No more smoking in the car with your children


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It is now illegal to smoke in private vehicles with a child under the age of 18 present.

The Government outlawed the habit on 1 October 2015 in a bid to protect young people from inhaling the dangerous chemicals found in cigarettes.

Smoking in enclosed public spaces is already against the law following the 2007 legislation to help protect members of the public from second-hand smoke.

Admiral recently surveyed 2,000 UK drivers, in it, 42.7% of men admitted to puffing on a cigarette while driving and 22.76% of females said they had.


Rules on smoking in private vehicles

As of 1 October it’s now illegal to light up a cigarette in an enclosed private vehicle if someone under the age of 18 is present.

It is also illegal for a driver (including a provisional driver) not to stop a passenger from smoking if a child is present.

Both offences carry a £50 fine but police can choose to refer the offence to court.

man smoking


Are there any exceptions?

Yes, there are. The rules don’t apply to:

  • e-cigarettes
  • Convertibles with the roof down and stowed
  • 17-year-olds who choose to smoke in a private vehicle alone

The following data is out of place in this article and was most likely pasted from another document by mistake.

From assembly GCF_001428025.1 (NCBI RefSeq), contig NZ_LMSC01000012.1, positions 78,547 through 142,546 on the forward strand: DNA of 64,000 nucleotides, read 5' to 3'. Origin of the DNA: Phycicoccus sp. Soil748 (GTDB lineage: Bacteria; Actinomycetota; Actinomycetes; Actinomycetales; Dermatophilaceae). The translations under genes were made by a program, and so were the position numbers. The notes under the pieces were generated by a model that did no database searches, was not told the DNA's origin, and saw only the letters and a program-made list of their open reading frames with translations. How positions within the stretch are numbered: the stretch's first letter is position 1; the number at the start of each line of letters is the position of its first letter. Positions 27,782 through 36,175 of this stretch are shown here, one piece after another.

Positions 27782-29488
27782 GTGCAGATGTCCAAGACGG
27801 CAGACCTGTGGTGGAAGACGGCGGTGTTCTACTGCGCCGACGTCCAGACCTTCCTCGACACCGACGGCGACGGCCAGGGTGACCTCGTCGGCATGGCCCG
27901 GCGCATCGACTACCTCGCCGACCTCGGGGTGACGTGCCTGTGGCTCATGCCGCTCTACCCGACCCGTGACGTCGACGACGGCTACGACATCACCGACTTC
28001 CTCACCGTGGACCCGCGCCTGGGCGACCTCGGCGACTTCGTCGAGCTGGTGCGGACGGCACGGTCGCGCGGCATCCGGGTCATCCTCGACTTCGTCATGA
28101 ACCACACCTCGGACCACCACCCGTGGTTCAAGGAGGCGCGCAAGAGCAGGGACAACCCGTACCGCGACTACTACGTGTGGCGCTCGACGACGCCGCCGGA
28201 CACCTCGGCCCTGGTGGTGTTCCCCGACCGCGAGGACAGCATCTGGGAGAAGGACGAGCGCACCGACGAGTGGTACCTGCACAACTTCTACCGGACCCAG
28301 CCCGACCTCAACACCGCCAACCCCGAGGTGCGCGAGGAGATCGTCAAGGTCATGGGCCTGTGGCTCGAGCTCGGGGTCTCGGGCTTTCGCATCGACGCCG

The legislation covers any private vehicle that is enclosed wholly or partly by a roof, so while a convertible with its roof down isn’t covered by the law; a car with its sunroof open is still classed as enclosed and therefore part of the new law.

And smoking in the car with the door open won’t cut it either, if caught, you’ll be fined.


Teenage smokers

Another exception to the rule is a 17-year-old who chooses to smoke in a private vehicle if they are alone. The rule states the private vehicle must be smoke-free when carrying more than one person under the age of 18, so a 17-year-old smoking alone won’t be committing an offence.


Motor homes and caravans

The same rules apply to motor homes, campervans and caravans when they are being used as a vehicle but not when they’re used as accommodation.

Work vehicles and public transport are covered under separate smoke-free legislation.


Why is the law changing?

The Government says: "Every time a child breathes in second-hand smoke, they breathe in thousands of chemicals. This puts them at risk of serious conditions, such as meningitis, cancer and respiratory infections such as bronchitis and pneumonia. It can also make asthma worse.

"Second-hand smoke is dangerous for anyone, but children are especially vulnerable, because they breathe more rapidly and have less developed airways, lungs and immune systems. Over 80% of cigarette smoke is invisible and opening windows does not remove its harmful effect.

"The law is changing to protect children and young people from such harm."

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